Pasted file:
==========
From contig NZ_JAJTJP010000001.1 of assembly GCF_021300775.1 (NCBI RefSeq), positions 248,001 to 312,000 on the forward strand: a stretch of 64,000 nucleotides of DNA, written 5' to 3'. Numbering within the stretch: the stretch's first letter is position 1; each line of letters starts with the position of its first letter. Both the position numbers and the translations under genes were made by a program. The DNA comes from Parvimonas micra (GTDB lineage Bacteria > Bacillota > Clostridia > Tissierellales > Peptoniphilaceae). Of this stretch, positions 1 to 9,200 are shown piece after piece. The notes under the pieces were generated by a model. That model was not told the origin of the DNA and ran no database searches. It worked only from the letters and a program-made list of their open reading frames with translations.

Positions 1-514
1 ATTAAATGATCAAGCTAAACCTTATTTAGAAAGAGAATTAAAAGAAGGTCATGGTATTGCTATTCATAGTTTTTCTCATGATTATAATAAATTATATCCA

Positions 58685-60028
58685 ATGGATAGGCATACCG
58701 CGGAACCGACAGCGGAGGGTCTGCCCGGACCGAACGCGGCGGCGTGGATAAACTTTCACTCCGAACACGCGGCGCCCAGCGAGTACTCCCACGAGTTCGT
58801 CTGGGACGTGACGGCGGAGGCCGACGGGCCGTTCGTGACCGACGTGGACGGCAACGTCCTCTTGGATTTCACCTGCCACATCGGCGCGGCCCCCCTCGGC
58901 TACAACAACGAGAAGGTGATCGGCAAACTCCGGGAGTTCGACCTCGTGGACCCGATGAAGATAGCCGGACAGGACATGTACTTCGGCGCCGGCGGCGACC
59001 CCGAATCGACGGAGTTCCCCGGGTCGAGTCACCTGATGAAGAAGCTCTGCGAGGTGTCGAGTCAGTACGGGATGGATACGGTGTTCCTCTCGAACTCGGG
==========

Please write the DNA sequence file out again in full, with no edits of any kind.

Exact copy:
From contig NZ_JAJTJP010000001.1 of assembly GCF_021300775.1 (NCBI RefSeq), positions 248,001 to 312,000 on the forward strand: a stretch of 64,000 nucleotides of DNA, written 5' to 3'. Numbering within the stretch: the stretch's first letter is position 1; each line of letters starts with the position of its first letter. Both the position numbers and the translations under genes were made by a program. The DNA comes from Parvimonas micra (GTDB lineage Bacteria > Bacillota > Clostridia > Tissierellales > Peptoniphilaceae). Of this stretch, positions 1 to 9,200 are shown piece after piece. The notes under the pieces were generated by a model. That model was not told the origin of the DNA and ran no database searches. It worked only from the letters and a program-made list of their open reading frames with translations.

Positions 1-514
1 ATTAAATGATCAAGCTAAACCTTATTTAGAAAGAGAATTAAAAGAAGGTCATGGTATTGCTATTCATAGTTTTTCTCATGATTATAATAAATTATATCCA

Positions 58685-60028
58685 ATGGATAGGCATACCG
58701 CGGAACCGACAGCGGAGGGTCTGCCCGGACCGAACGCGGCGGCGTGGATAAACTTTCACTCCGAACACGCGGCGCCCAGCGAGTACTCCCACGAGTTCGT
58801 CTGGGACGTGACGGCGGAGGCCGACGGGCCGTTCGTGACCGACGTGGACGGCAACGTCCTCTTGGATTTCACCTGCCACATCGGCGCGGCCCCCCTCGGC
58901 TACAACAACGAGAAGGTGATCGGCAAACTCCGGGAGTTCGACCTCGTGGACCCGATGAAGATAGCCGGACAGGACATGTACTTCGGCGCCGGCGGCGACC
59001 CCGAATCGACGGAGTTCCCCGGGTCGAGTCACCTGATGAAGAAGCTCTGCGAGGTGTCGAGTCAGTACGGGATGGATACGGTGTTCCTCTCGAACTCGGG